A former theoretical physics prodigy battles an MIT rival and the dark web in this thriller.
Andrew Lawrence has been through the mill. He was once a child prodigy at MIT, but when his gifted sister committed suicide and his family imploded, young Andrew suffered a breakdown. Years later, he returns to MIT in a postdoctoral position, wanting nothing more than to devote himself to his “love of discovery, of pure science, of research for its own sake.” Unfortunately his old rival, professor Stanley Prost, is in charge of the Center for Theoretical Physics and will go out of his way to make sure Andrew is made to feel undermined and unwelcome. When a trip to CERN ends with an unknown hacker stealing data from the server—information that Andrew needs to prove his latest work in “Extended Supergravity Grand Unification Theory”—he becomes the FBI’s prime suspect. Together with his Ph.D. candidate girlfriend, Emma Franklin, and fellow supersymmetry enthusiast Eugene Weyl, Andrew will have to journey deep into the dark web in order to prove his innocence once and for all. At one point, Andrew tells his cohorts: “We need to find out what we’re dealing with and how to defend ourselves. The problem is that the hackers are unknown and far away. We have to learn more about them and lure them into an exposed position.” Newcomers to the dense world of theoretical physics will undoubtedly struggle with a novel that does little to make its painstaking research palatable to the layperson. Where dialogue isn’t excessively formal or pure exposition, it is largely an exchange of impenetrable jargon. Despite a valiant attempt to make the machinations of competing researchers feel intriguing, the stakes of the thriller remain nebulous. Thankfully, the pace is brisk enough to keep the plot moving, especially when Alesso’s (Captain Hawkins, 2016, etc.) ambitious series opener takes a hard left down the dark alley of international cybercrime. But the characterization is thin; the action elements are underwritten; and the final plot twist feels less like a surprise than a simple confirmation of readers’ earliest suspicions. These issues, coupled with the relatively short length, give the impression of a well-structured but early draft of a much more compelling novel.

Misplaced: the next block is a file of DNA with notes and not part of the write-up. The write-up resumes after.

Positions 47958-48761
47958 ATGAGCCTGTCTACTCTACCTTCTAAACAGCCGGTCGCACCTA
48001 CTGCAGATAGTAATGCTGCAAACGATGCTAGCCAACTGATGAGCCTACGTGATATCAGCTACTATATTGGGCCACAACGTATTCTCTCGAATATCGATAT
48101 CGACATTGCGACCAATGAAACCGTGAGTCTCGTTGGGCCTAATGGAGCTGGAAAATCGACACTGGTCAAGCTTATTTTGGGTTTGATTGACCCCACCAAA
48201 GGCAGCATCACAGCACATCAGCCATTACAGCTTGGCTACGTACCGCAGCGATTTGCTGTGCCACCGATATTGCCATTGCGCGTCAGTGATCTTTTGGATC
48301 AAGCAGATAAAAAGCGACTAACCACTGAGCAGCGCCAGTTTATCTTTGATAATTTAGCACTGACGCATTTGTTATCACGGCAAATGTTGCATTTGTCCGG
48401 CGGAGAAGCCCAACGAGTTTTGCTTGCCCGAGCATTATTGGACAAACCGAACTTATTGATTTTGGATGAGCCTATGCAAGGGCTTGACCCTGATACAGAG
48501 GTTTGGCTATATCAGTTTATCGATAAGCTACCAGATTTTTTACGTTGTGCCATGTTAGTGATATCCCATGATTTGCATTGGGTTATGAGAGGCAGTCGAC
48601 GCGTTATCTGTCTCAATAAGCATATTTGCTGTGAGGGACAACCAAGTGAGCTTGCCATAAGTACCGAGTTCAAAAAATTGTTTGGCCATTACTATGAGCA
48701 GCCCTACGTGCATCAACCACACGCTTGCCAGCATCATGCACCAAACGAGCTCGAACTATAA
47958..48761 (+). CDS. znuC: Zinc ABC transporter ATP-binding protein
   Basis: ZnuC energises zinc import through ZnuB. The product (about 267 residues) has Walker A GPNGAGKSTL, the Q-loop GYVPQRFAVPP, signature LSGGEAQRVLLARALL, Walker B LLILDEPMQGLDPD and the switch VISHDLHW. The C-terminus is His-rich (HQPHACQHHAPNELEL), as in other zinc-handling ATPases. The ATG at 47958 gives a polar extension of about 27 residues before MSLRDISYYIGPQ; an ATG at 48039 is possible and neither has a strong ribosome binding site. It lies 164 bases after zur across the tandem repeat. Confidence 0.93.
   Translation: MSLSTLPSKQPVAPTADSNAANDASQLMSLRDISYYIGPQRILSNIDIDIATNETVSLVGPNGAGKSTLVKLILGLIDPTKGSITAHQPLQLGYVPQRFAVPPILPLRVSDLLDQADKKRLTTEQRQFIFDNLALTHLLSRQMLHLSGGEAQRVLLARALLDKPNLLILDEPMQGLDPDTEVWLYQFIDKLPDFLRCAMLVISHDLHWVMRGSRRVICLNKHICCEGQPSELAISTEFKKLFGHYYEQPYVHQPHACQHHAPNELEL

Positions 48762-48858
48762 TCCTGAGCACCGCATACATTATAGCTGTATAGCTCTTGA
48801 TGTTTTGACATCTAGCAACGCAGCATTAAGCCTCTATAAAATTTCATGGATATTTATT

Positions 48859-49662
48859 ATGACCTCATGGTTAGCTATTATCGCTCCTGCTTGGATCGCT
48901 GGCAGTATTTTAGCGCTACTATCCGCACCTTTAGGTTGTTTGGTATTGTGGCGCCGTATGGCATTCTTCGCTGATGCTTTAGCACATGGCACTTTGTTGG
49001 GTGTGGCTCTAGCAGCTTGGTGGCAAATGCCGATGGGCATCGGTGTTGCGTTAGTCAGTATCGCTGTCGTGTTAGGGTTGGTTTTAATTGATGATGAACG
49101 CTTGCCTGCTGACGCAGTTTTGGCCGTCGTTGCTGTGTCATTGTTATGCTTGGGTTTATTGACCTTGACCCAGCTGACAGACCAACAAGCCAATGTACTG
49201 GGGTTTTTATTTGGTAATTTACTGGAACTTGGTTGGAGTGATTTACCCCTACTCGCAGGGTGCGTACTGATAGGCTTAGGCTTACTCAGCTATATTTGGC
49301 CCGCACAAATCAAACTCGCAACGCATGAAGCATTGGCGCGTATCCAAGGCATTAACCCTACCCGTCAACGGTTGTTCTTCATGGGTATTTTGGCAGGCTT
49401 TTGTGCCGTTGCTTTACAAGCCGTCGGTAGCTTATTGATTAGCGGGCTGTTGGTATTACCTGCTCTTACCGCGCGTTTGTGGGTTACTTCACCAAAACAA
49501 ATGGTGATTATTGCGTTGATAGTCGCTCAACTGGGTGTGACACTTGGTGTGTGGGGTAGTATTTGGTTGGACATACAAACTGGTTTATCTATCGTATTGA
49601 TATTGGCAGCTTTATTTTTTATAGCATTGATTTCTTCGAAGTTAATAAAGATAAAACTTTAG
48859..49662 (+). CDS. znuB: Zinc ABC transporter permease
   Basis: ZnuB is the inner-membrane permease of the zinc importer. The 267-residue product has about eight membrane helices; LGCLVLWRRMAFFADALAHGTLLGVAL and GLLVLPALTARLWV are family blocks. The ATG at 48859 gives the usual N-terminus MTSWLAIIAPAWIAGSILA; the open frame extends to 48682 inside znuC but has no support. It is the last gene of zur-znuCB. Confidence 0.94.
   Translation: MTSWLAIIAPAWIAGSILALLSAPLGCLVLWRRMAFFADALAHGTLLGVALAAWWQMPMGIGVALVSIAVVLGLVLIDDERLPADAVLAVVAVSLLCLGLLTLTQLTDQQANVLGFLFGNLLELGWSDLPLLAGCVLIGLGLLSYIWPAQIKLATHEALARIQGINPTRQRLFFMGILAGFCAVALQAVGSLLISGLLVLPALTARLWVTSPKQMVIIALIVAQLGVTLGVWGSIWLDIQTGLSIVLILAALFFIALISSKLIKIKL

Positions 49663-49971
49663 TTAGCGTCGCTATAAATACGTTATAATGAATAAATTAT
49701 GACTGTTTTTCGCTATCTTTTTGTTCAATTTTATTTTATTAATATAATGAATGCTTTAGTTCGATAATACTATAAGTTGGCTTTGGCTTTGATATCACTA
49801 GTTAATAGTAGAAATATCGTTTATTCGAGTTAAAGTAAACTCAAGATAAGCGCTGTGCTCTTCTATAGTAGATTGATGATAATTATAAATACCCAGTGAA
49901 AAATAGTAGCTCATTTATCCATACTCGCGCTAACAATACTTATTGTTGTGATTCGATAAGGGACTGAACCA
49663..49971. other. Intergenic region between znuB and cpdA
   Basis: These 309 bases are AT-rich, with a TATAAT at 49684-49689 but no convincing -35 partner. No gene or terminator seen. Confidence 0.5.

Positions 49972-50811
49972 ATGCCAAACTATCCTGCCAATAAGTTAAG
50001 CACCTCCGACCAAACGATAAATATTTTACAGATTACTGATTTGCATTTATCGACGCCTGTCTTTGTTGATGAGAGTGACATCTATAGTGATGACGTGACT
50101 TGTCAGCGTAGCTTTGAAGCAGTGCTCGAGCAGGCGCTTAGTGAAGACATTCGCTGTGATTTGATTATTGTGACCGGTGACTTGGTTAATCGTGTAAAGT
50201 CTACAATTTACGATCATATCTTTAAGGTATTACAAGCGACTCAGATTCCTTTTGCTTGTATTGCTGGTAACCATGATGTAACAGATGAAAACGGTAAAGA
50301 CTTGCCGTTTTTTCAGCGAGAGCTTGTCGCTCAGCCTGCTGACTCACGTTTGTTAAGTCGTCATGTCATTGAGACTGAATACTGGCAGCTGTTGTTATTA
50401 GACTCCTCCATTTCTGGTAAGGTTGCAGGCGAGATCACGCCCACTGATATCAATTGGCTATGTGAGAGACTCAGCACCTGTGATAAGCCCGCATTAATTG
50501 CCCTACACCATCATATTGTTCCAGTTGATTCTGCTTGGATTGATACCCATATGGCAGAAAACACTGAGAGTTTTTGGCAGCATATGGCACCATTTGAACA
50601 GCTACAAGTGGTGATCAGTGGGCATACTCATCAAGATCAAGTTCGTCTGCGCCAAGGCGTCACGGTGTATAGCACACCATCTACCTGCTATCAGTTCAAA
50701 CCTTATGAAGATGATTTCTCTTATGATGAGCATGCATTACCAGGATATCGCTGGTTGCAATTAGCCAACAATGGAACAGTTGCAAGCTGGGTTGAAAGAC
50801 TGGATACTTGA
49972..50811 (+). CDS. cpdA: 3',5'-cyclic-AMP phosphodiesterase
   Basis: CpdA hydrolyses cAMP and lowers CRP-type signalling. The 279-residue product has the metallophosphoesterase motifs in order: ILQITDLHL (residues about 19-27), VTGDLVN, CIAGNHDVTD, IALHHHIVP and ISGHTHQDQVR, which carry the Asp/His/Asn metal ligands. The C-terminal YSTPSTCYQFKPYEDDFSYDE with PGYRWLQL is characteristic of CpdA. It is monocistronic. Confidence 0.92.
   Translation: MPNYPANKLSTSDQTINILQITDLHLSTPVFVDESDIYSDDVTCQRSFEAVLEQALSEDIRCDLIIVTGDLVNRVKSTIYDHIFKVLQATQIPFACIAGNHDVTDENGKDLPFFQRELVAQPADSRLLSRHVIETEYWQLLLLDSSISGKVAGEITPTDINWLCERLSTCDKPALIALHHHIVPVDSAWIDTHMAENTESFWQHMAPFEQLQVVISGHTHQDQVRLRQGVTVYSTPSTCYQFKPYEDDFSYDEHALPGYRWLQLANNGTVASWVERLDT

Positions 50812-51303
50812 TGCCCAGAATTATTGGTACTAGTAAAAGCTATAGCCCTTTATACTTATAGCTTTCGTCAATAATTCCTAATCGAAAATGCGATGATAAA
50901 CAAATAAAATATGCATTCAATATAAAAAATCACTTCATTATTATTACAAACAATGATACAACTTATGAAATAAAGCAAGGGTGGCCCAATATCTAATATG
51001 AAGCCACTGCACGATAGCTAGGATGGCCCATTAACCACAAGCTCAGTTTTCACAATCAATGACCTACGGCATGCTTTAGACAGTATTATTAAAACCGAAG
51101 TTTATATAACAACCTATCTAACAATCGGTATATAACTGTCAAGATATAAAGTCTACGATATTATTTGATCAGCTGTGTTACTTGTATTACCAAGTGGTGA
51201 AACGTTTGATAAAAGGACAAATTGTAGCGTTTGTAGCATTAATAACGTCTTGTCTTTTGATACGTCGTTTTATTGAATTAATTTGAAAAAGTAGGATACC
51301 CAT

A fast-paced read that prioritizes meticulous scientific research over reader engagement.